Pennsylvania May Impose Severance Tax



Pennsylvania May Impose Severance Tax
Operating in the Keystone State might get more expensive for the natural gas industry.

By a 26-24 vote, Pennsylvania's Republican-controlled Senate passed legislation Thursday to cover a state budget shortfall that would impose new taxes on producers and consumers of natural gas as well as the electricity and telecommunications sectors.

One of the top natural gas-producing states in the United States, Pennsylvania currently assesses an annual impact fee that natural gas producers pay on each well they spud. The Senate-passed plan, which must still be approved by the state's GOP-majority House of Representatives, would increase drillers' costs in the state by imposing a severance tax of 2 cents per thousand cubic feet on natural gas production to generate an estimated $80 million this year for the state. In addition, the proposal would levy a 5.7-percent natural gas gross receipts tax on home heating bills expected to yield approximately $400 million. Pennsylvania's Commonwealth Foundation features a breakdown of the full proposal on its website.

Organizations with a stake in the growth of natural gas production and economic development in Pennsylvania criticized the proposed tax hikes.

"The reinstatement of a gross receipts tax on natural gas users and the imposition of a severance tax on the natural gas industry will negatively impact investment and innovation in a critical part of our regional economy," Matt Smith, president of the Pittsburgh Chamber of Commerce, said in a written statement. "It will also hamper efforts to increase more robust natural gas end use."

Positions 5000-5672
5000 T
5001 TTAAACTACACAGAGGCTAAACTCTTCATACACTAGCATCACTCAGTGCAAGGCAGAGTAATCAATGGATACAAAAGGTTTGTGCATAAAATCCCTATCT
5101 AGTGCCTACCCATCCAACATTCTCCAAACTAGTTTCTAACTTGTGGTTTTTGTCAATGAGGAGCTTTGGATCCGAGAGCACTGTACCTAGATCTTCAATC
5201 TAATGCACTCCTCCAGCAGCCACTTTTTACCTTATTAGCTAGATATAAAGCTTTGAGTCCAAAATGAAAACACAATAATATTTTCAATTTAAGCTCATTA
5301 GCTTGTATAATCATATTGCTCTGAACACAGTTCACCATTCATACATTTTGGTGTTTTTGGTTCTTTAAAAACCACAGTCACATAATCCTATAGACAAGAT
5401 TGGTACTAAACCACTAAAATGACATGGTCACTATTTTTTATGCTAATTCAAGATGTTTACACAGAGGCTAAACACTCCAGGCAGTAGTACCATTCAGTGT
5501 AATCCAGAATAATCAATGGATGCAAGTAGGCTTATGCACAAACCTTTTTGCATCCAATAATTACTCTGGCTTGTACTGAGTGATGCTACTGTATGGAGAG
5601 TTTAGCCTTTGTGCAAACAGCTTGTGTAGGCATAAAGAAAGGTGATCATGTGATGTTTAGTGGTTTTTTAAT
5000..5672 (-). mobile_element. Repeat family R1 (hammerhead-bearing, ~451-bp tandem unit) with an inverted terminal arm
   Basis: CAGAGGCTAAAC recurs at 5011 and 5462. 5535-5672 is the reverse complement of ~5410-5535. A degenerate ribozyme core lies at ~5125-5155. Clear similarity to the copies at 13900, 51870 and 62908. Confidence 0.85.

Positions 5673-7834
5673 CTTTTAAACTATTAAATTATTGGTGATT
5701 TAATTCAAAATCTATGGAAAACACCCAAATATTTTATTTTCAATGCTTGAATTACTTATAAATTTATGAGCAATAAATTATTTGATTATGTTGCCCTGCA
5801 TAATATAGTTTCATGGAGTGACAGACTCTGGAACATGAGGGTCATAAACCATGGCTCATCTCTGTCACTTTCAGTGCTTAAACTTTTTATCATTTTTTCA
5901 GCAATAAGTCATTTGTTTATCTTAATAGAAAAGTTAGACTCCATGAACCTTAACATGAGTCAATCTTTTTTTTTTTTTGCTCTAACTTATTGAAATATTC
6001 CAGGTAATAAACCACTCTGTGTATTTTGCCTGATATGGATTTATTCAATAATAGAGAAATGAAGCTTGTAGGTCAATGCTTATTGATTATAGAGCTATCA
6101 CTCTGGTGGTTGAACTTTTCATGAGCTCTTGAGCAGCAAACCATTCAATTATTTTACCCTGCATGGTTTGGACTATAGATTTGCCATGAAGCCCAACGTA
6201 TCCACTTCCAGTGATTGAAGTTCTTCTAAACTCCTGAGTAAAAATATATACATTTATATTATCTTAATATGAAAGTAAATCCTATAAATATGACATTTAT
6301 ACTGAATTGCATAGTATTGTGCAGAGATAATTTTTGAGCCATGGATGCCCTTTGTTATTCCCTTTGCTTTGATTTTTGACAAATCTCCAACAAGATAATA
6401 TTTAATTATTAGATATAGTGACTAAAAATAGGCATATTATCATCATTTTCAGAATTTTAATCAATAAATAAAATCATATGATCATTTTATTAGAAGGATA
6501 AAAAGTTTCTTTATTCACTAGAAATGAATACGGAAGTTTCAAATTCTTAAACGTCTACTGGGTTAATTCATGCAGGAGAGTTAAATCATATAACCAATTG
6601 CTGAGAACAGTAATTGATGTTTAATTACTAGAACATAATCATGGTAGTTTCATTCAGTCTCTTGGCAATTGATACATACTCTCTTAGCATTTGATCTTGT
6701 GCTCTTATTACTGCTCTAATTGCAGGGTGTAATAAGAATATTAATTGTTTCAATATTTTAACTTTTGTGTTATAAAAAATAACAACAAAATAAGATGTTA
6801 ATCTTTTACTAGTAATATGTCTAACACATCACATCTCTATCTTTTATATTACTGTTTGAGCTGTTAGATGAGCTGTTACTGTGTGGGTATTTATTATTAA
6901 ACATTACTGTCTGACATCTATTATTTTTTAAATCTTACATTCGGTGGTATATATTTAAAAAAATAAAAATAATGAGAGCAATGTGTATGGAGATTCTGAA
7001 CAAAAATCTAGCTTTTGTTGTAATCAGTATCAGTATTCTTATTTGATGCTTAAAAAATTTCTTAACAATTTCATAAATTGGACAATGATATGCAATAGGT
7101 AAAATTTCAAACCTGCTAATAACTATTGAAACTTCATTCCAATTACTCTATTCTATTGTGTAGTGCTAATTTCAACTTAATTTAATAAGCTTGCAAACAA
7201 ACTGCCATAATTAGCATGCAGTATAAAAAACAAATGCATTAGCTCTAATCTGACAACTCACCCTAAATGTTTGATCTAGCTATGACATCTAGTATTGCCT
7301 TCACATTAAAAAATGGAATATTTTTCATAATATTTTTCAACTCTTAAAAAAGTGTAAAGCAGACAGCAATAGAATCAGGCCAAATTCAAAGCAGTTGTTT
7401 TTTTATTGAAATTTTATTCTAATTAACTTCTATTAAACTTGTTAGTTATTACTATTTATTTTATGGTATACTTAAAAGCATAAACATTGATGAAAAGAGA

Daniel J. Weaver, executive director of the Pennsylvania Independent Oil & Gas Association (PIOGA), lamented the timing of the proposed move for companies involved in extracting natural gas from the Marcellus Shale formation.

"(T)he companies involved in the development of the resource are just beginning to crawl out of a severe price slump over the past two years that has resulted in significant job cuts and financial losses," Weaver said in a PIOGA press release. "Picking on an individual segment of our economy to balance the budget should offend every Pennsylvanian, but singling out one having financial troubles is mind-boggling."

Weaver added the gross receipts tax on natural gas use is "even more mind-boggling."

"Lower natural gas prices in Pennsylvania over the past five years have not only reduced burner tip prices for natural gas users, but have caused massive reductions in the price of electricity across the Commonwealth," he said.

Also, Weaver pointed out the tax hikes put Pennsylvania at a competitive disadvantage with other gas-producing states seeking capital investment.

"A look at this week's drilling rig count tells the story – Pennsylvania stands at 34 rigs, while Texas is running 463 rigs," Weaver said. "A big factor is the regulatory uncertainty in Pennsylvania, including the constant layering of new regulations and policies and the inability of the state Department of Environmental Protection to issue permits within statutory time frames."

David Spigelmyer, president of the Marcellus Shale Coalition, also expressed concerns about the region's competitiveness in light of the proposed additional revenue streams for the state.

"Our industry remains opposed to additional energy taxes," Spigelmyer said in a written statement. "This proposal – which creates new and even higher energy taxes for consumers and energy producers alike in addition to the impact tax that's generated $1.2 billion in revenue – will erode the Commonwealth's competitive advantage that can revitalize our manufacturing base and spur other critical downstream opportunities."

"As the budget process moves forward, we remain committed and focused on fostering meaningful dialogue with lawmakers and others about common sense policies and solutions that can help create good-paying jobs for Pennsylvanians and other important community-level benefits for families across the Commonwealth," Spigelmyer concluded.



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